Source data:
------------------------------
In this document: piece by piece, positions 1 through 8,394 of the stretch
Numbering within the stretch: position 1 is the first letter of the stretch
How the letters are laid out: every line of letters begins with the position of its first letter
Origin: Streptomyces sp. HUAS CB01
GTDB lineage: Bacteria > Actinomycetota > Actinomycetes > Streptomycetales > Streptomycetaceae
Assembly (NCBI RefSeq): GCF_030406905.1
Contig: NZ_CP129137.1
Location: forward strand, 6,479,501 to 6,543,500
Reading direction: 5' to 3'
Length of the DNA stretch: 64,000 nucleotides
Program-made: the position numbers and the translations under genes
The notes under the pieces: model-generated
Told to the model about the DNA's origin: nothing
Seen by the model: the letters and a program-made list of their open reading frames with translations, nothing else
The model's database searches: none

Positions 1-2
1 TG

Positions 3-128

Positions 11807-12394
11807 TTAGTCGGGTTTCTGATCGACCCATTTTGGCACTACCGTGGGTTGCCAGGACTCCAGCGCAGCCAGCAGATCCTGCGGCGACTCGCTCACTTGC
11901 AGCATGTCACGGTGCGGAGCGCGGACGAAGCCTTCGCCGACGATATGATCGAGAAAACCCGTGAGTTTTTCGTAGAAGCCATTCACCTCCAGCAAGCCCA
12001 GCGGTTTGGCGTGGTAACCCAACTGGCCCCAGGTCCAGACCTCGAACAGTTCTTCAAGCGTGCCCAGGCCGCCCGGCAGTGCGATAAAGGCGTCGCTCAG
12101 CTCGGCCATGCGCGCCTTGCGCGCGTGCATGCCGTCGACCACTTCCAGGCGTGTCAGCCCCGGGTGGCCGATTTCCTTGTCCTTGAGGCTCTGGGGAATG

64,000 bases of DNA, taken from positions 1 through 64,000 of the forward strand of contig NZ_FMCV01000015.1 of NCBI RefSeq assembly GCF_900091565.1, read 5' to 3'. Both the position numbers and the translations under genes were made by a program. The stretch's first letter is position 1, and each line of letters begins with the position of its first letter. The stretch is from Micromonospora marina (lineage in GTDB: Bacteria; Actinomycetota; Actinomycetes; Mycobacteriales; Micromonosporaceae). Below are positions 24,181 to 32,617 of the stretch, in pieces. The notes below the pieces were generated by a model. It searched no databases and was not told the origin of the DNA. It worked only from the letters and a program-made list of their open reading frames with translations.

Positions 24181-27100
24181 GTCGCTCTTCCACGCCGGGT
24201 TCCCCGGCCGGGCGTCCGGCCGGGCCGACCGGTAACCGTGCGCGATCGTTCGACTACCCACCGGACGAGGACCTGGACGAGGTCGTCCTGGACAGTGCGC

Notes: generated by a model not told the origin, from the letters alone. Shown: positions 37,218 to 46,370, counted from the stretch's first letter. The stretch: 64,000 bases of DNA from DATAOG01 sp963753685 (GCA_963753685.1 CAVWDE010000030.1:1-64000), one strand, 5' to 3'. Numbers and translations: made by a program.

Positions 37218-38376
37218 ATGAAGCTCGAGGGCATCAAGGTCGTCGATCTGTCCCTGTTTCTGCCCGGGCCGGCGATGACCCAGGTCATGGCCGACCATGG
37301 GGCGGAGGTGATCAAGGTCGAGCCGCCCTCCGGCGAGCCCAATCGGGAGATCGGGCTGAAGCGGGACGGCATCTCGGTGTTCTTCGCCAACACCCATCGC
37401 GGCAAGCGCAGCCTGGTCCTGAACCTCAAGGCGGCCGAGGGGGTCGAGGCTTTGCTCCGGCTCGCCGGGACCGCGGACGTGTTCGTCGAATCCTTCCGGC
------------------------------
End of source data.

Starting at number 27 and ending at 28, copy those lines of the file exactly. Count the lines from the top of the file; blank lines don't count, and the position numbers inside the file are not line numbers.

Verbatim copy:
24201 TCCCCGGCCGGGCGTCCGGCCGGGCCGACCGGTAACCGTGCGCGATCGTTCGACTACCCACCGGACGAGGACCTGGACGAGGTCGTCCTGGACAGTGCGC

Notes: generated by a model not told the origin, from the letters alone. Shown: positions 37,218 to 46,370, counted from the stretch's first letter. The stretch: 64,000 bases of DNA from DATAOG01 sp963753685 (GCA_963753685.1 CAVWDE010000030.1:1-64000), one strand, 5' to 3'. Numbers and translations: made by a program.